The attack came after the Taliban warned Afghans on Tuesday to keep away from the presidential election due in September. The Taliban has ordered its fighters to “stand against” the polls.
Over 28,500 soldiers guard against threats from N. Korea
Donald Trump addressing U.S. troops in Osan Air Base on June 30. REUTERSReuters
President Donald Trump said on Wednesday that South Korea has agreed to pay the U.S. “substantially more” for protection against North Korea and that talks have begun to further increase payments.
Mr. Trump tweeted the U.S. “has been paid very little” for decades but last year “South Korea paid $990,000,000.”
South Korea and the U.S. in March signed a deal to increase Seoul’s payments for U.S. troop deployment there from $850 million in 2018 to $924 million in 2019. The White House, when asked about the apparent discrepancy between Mr. Trump’s tweet and those figures, said it would look into it.
Mr. Trump’s financial demands have triggered worries in South Korea that he might withdraw some of the 28,500 U.S. troops.
South Korea’s Foreign Ministry said on Wednesday that the cost-sharing talks had not officially started. But it said that both sides during National Security Adviser John Bolton’s visit to Seoul last month agreed that the talks should proceed in a “rational and fair direction.”
Sanders’ popularity has helped swell the ranks of the Democratic Socialists of America
Bernie SandersEthan Miller
Three years ago, the Democratic Socialists of America had 5,000 members. Just another booth at the campus activities fair, another three-initialled group an uncle might mention over lunch.
Today, dues-paying DSA members exceed 56,000. Rep. Alexandria Ocasio-Cortez, a rising star of American politics, is one. So are a couple of dozen local elected officials across the country. Sen. Bernie Sanders, a presidential candidate, is not, but he may as well be: he identifies as a democratic socialist and enjoys a totemic status with the group’s members.
Mr. Sanders’ popularity during his unsuccessful 2016 run for the Democratic presidential nomination helped swell DSA’s ranks. But a very different figure is primarily responsible for the group’s staggering growth: President Donald Trump, who recently associated “radical socialism” with the “destruction of the American dream”. In fact, the majority of current DSA members signed up in the past two years.
“Trump scared a lot of people,” said Maria Svart, the national director. “So they joined.”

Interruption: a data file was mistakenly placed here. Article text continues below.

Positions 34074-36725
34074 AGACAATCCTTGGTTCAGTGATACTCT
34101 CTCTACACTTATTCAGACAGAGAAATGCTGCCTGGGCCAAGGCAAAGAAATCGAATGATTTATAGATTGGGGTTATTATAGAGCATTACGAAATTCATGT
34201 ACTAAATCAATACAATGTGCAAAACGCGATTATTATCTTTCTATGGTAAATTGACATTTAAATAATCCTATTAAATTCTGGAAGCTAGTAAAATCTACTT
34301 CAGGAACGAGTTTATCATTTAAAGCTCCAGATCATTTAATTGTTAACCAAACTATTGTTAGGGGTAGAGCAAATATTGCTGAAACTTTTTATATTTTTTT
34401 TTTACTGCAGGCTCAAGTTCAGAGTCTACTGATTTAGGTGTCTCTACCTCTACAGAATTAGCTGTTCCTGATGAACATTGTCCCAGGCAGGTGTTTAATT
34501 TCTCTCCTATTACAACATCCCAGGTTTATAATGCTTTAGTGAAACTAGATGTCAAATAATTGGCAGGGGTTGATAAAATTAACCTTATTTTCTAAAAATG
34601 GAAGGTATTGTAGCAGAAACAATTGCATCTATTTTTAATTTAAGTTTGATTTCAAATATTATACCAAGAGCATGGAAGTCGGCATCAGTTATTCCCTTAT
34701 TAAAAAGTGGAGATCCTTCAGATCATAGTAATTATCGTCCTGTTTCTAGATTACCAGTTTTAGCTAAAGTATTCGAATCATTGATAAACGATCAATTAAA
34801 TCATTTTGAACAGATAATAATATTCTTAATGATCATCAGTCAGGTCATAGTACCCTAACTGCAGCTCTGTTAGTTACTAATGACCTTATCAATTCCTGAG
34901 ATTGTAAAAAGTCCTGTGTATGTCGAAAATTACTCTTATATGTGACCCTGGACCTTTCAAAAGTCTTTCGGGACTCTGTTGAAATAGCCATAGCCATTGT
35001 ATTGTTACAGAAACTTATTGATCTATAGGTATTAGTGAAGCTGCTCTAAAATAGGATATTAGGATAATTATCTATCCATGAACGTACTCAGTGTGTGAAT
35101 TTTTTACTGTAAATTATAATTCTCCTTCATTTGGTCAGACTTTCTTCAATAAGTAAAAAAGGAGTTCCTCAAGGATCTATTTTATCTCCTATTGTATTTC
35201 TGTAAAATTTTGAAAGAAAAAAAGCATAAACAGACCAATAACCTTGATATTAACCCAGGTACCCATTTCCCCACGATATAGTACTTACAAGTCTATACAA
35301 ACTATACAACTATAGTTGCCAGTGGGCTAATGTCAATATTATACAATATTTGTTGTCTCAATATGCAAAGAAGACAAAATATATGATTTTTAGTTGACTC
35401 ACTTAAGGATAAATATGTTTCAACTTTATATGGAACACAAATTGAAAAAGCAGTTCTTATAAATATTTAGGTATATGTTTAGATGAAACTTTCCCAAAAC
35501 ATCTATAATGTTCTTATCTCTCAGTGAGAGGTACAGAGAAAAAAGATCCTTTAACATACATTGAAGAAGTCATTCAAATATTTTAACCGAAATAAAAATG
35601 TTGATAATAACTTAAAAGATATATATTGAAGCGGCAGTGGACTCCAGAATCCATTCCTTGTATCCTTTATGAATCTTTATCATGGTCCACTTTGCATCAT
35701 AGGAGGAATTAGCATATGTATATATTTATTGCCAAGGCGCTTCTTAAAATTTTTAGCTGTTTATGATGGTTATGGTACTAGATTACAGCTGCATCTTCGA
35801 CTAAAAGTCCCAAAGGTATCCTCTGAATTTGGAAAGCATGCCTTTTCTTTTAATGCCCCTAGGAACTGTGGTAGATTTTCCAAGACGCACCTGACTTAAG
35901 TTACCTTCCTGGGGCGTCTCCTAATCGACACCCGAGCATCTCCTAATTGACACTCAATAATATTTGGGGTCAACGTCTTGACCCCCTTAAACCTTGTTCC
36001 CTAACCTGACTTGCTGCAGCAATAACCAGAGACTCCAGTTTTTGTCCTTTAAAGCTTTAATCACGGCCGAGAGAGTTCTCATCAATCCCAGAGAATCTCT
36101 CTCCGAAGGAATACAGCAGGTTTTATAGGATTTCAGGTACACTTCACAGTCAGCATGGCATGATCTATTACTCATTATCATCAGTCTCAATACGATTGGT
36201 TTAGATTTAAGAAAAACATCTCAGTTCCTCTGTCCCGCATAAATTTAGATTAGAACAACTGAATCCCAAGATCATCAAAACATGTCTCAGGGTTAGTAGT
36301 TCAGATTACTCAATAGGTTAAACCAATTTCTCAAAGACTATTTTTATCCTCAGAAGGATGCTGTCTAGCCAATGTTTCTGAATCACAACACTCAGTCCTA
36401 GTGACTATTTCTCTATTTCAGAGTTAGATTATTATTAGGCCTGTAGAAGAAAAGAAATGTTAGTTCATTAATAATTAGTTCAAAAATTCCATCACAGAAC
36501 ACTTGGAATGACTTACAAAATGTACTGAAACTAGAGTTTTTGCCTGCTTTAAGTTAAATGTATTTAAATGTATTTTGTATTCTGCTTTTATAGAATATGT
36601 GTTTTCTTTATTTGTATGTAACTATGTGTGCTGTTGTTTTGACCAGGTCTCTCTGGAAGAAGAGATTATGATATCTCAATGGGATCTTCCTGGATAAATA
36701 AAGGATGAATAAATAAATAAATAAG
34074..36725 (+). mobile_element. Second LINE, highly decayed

Most of the roughly 1,000 DSA delegates who gathered at the convention last weekend to set organisation policy doubtlessly share Ms. Svart’s resoundingly negative view of the President. And nearly as many would agree with her that Mr. Sanders, an independent senator from Vermont, is the one to beat him. The group endorsed Mr. Sanders in March.
But if Mr. Sanders is not the nominee? The group passed a resolution on Friday saying it will not officially endorse anyone else. For the DSA, it is “Bernie or Bust.” The vote does not mean DSA members cannot vote for a non-Sanders nominee in November 2020, of course, nor even that DSA cannot mobilise swing-State votes for such a nominee, as it did in 2016 when it did not endorse Hillary Clinton.
Yet the vote was a reflection of this charged moment for left-wing activists as well as the singular role Mr. Sanders plays in the minds of many members. “Bernie is a uniquely unifying figure in the DSA,” said Thea Riofrancos, of the Providence, Rhode Island chapter.
Several DSA members made the persuasive case that Mr. Sanders’ 2016 campaign fundamentally shifted the Democratic Party leftward, particularly on the signature issue of single-payer “Medicare for All.”
And Winnie Wong, a campaign adviser for Mr. Sanders, who said she was attending the convention as a rank-and-file member and observer, not a delegate, in turn, credited the DSA for helping popularise Medicare for All, a policy it endorsed at its 2017 convention.
“I am extremely happy that the activist base of the DSA is energized around making sure we move the goal posts,” she said. NY Times